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UK’s EV registrations almost triple as diesel sales tumble

The SMMT claims that there are currently 80 "alternatively fuelled" car lines on sale in the UK

The data, recorded by the Society of Motor Manufacturers and Traders (SMMT), shows that registrations of fully electric vehicles (EVs) were up 158% year-on-year, from 880 in July 2018 to 2,271 in July 2018.

Hybrid-electric vehicle registrations were also up by 34.2% within the same timeframe, while a whopping 331% increase in registrations was recorded for mild hybrid-electric vehicles with diesel capacity.

Plug-in hybrid electric vehicle (PHEV) registrations, however, were down 49.6% year-on-year. The decrease comes after the Department for Transport (DfT) altered its Plug-In Car Grant last Autumn, to reduce its grant for EV buyers by up to £1,000 per customer while removing some plug-in hybrid-electric models from the scheme altogether.

Nonetheless, SMMT claims that EVs accounted for a record proportion of overall UK car registrations last month, while new diesel car registrations were down by more than one-fifth (22.1%) year-on-year.

These trends come amid trying times for the UK’s car industry, with total July 2019 car registrations down 4.1% from the year prior. This drop off is being widely attributed – at least, in part – to Brexit, with automakers scrambling for reassurances that post-Brexit Britain will become a thriving hub for future product lines.

Commenting on the SMMT’s findings, the organisation’s chief executive Mike Hawes said that EVs are now on track to double their market share to 2.2% in 2020.

“Thanks to manufacturers’ investment in these new technologies over many years, these cars are coming to market in greater numbers than ever before,” Hawes said.

“If the UK is to meet its environmental ambitions, however, Government must create the right conditions to drive uptake, including long-term incentives and investment in infrastructure. The fastest way to address air quality concerns is through fleet renewal, so buyers need to be given the confidence to invest in the new, cleaner vehicles that best suit their driving needs, regardless of how they are powered.”

Driving towards net-zero?

Hawes is just one of many high-profile business figures to have urged the UK Government to do more in supporting businesses to decarbonise transport, after it enshrined a legally binding net-zero target for 2050 into law earlier this summer.

Transport it widely viewed as the Achilles heel of national decarbonisation efforts. It overtook the power industry as the most carbon-intense sector in 2016 and saw its emissions rise by 2% last year, with the main source of emissions deriving from the use of petrol and diesel.

In order to change this trajectory, the Committee on Climate Change (CCC) has recommended that the Government brings its 2040 ban on new petrol and diesel sales forward by at least eight years. Ministers had refused to move the date before net-zero was legislated and are yet to provide an update on whether their stance has changed.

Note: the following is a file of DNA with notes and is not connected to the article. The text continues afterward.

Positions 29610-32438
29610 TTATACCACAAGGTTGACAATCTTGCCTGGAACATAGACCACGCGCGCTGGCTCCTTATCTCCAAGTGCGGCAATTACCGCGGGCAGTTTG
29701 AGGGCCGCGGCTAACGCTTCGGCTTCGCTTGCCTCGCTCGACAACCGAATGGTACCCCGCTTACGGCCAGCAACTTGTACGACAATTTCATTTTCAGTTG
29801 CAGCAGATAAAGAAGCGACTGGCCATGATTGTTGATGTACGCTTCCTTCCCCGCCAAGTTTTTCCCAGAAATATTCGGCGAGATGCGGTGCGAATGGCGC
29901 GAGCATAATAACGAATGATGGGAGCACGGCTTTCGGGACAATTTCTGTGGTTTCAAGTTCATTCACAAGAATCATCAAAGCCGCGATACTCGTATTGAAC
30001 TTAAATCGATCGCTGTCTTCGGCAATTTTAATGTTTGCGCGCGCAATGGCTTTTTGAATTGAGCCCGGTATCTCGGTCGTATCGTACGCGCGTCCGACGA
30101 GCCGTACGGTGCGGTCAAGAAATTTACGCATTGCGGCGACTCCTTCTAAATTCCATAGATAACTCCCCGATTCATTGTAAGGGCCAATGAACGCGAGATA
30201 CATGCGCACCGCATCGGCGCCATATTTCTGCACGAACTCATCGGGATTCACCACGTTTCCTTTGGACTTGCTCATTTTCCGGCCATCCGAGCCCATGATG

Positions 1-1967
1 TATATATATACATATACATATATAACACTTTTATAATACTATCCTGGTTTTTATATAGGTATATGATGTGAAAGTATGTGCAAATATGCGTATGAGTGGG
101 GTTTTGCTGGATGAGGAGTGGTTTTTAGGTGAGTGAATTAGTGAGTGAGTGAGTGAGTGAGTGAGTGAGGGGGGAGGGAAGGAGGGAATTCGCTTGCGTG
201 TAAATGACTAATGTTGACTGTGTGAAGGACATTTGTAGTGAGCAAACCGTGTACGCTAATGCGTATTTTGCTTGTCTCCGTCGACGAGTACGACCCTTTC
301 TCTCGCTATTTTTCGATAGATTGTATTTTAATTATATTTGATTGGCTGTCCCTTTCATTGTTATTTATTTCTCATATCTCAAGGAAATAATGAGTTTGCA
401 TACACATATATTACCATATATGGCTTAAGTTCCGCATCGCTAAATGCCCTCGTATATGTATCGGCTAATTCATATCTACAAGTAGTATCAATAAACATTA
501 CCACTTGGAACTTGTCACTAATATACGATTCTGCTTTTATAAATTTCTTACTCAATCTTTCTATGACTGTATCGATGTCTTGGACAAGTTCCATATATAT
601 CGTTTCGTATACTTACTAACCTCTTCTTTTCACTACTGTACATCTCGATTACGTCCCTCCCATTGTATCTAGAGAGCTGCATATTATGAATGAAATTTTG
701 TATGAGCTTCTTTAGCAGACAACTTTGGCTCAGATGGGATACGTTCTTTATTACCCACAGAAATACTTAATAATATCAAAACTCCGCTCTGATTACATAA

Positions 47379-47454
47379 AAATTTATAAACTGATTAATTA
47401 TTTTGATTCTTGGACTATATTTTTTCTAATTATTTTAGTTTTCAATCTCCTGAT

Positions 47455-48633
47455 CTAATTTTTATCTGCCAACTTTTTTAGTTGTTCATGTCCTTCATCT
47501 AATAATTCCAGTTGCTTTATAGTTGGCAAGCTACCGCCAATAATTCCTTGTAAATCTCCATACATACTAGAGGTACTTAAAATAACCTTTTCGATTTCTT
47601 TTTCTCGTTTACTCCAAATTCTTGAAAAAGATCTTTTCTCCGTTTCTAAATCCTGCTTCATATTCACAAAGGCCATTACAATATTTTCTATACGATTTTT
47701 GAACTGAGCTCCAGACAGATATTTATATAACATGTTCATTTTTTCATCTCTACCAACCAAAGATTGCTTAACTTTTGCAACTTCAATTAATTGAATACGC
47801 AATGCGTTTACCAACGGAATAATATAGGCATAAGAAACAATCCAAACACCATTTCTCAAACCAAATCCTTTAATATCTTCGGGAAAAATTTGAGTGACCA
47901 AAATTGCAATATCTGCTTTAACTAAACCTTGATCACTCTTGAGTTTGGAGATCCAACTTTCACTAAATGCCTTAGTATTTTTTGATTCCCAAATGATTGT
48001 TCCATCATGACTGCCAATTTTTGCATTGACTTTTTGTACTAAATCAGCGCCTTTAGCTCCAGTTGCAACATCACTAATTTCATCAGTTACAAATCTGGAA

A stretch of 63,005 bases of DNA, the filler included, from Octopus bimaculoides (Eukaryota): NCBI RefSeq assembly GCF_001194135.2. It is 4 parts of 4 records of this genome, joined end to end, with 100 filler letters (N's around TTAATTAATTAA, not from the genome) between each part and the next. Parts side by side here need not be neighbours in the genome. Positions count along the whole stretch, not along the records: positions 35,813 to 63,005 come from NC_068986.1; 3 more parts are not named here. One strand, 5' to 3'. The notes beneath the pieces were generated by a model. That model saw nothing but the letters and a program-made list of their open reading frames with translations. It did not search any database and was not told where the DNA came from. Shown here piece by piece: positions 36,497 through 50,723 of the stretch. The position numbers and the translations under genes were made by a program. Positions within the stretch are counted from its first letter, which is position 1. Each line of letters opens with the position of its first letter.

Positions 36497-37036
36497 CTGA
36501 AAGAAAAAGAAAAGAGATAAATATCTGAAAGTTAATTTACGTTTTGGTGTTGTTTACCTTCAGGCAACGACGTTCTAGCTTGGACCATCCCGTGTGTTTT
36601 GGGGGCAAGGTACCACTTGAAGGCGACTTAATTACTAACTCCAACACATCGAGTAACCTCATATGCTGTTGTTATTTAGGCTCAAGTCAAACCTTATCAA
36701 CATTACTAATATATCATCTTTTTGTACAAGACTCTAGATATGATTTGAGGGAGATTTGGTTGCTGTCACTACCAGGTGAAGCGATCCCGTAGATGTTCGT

The CCC has also criticised the Government’s existing strategy for decarbonising road transport and spurring the e-mobility revolution, called ‘Road to Zero’. The body has said that Ministers are failing to confirm financial support to domestic and business customers seeking to purchase electric vehicles (EVs) after 2020, invest into EV charging infrastructure and associated power system upgrades or require automakers to set long-term climate targets. Similarly, WWF’s head of climate and energy Gareth Redmond-King said that Road to Zero showed a “failure of climate leadership”.

Sarah George

© Faversham House Ltd 2022 edie news articles may be copied or forwarded for individual use only. No other reproduction or distribution is permitted without prior written consent.

Comments (3)

  1. Bryan Davis says:

    In the interests of balance I’ve just seen this report which may be of interest.

    https://www.investors.com/politics/editorials/electric-cars-co2-emissions-global-warming/

    It’s simplistic to look at only one side of the equation – firstly the amount of CO2 generated in manufacturing EV is very high and then secondly (as the report shows) the net benefit isn’t anywhere near as much as we are led to believe.

    The key to this is to increase our stable base load non carbon generating capacity – until we do this the benefits will be no where near as much as we think

  2. James Crawford says:

    When are manufacturers going to provide us with an all electric vehicle with better battery life. I was looking at a vehicle the other day with a battery life of 250 miles and as the sales person said that’s if you don’t have your lights on, the radio on the air con on or the heater or rear view demister plus the infrastructure for recharging isn’t very good. Is there any truth that if you rapid charge the battery it shortens its working life.

  3. Richard Phillips says:

    The life of lithium batteries is said to be about twelve years, and rapid charging can give rise to crystal growth which penetrates the battery diaphragm. This can cause fires. The true "pollution" to the environment of the complete construction of EVs seems to be a closed book. The power comes from the Grid, about half fossil fuel.
    Bryan Davis closing sentence is the absolute nub of the matter, but we have no scientists or engineers in the political sector, they are all swayed by business lobbyists. Zero carbon is a total illusion.
    I have heard of a set of chargers fed by a diesel generator.
    Worth noting that leading academics from the universities in Italy and Brazil have written to their Governments, demanding an explanation of how CO2 is harmful, and explaining global warming from natural phenomena. The present panic will pauperise us.

    Richard Phillips

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